prerogative powers. This conveyed that the Home Secretary had acted in an
unlawful manner due to that he was not allowed to refuse to implement
legislation completely. Each of the executive, legislature and judiciary have
their own domain ensuring separation. Hence if there is a statuary scheme, the
prerogative cannot choose to replace it. 
Courts do not have the power to regulate how the prerogative is
exercised nonetheless the extent of the powers are in the hands of the Courts
as stated by Lord Coke. In the Council of Civil Service Unions v Minister for
the Civil Service 1985, there is a recognition that judicial review could
apply on the exercise of the prerogative powers.  Although prerogative powers can be subject to
judicial review there are some exceptions such as if the power is used to
protect national security as in this case. 
Moreover, a decision which defies logic or moral standards can be
repressed.  The prerogative power of
issuing passports is reviewable by the courts. R v Secretary for Foreign and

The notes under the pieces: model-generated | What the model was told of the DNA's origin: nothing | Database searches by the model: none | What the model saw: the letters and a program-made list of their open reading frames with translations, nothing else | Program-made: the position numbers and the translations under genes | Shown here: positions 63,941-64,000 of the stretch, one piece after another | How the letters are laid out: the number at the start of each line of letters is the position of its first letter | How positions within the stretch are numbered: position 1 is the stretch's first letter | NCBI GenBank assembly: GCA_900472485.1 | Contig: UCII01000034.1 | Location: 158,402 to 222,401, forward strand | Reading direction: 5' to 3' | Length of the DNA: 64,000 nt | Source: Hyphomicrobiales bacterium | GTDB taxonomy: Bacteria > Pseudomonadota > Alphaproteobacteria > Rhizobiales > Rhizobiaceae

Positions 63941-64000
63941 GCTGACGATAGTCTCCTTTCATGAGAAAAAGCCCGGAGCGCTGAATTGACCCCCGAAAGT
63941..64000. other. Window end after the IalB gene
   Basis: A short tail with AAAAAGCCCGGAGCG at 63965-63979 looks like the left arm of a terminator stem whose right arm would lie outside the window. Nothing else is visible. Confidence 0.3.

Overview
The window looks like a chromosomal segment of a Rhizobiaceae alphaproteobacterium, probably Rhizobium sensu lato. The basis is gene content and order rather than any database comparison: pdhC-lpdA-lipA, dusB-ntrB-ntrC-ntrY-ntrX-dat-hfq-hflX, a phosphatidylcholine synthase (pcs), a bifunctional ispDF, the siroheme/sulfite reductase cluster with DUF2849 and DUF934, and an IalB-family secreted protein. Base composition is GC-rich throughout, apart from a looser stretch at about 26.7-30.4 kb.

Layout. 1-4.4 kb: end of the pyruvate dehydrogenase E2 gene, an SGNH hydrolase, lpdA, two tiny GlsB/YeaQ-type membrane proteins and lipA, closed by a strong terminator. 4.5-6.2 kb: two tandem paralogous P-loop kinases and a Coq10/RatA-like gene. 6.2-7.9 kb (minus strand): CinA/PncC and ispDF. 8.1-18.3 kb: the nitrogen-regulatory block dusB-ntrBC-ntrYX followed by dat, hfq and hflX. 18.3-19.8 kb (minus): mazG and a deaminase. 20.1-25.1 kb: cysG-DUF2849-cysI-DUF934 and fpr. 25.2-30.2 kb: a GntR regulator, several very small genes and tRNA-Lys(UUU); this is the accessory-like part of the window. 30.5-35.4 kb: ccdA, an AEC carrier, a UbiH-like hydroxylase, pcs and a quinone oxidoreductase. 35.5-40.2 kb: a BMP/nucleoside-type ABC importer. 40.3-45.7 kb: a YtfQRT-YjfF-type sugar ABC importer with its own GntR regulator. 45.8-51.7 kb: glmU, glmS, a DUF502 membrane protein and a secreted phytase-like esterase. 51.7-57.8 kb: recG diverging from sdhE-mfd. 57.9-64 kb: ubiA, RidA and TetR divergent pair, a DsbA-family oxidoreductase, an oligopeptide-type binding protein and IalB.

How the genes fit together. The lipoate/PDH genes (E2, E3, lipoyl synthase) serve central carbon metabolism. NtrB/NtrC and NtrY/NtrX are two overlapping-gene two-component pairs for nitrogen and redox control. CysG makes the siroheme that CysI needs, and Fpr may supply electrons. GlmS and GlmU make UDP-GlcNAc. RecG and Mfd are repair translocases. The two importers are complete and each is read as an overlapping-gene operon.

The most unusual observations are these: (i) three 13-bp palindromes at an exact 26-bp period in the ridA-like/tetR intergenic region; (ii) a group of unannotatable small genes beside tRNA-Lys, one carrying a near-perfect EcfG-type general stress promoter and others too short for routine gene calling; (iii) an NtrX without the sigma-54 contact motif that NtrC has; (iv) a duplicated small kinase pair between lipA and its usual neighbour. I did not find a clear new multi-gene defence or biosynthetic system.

Commonwealth Affairs Ex p Everett (1985) supported the GCHQ case and showed that
the executive prerogative power is subject to judicial review.

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Historically formal declarations of
war were the standard however now they are considered unfashionable, this power
includes deployment of armed forces to an overseas encounter.  It is a prerogative power hence the choice
lies in the hands of the crown rather than the monarch.  There’s an emerging constitutional convention
on parliamentary involvement in these decisions.  There were no votes whatsoever to obtain the
sanction of the parliament, for example in the first Gulf War 1991 or the
Falklands War 1982. The change came when the United Kingdom decided to join the
invasion of Iraq in 2003. It was incredibly controversial to the extent that it
was a political necessity rather than a constitutional or legal requirement to
seek the sanction of the House of Commons. 
The House of Commons Select Committee on Public Administration called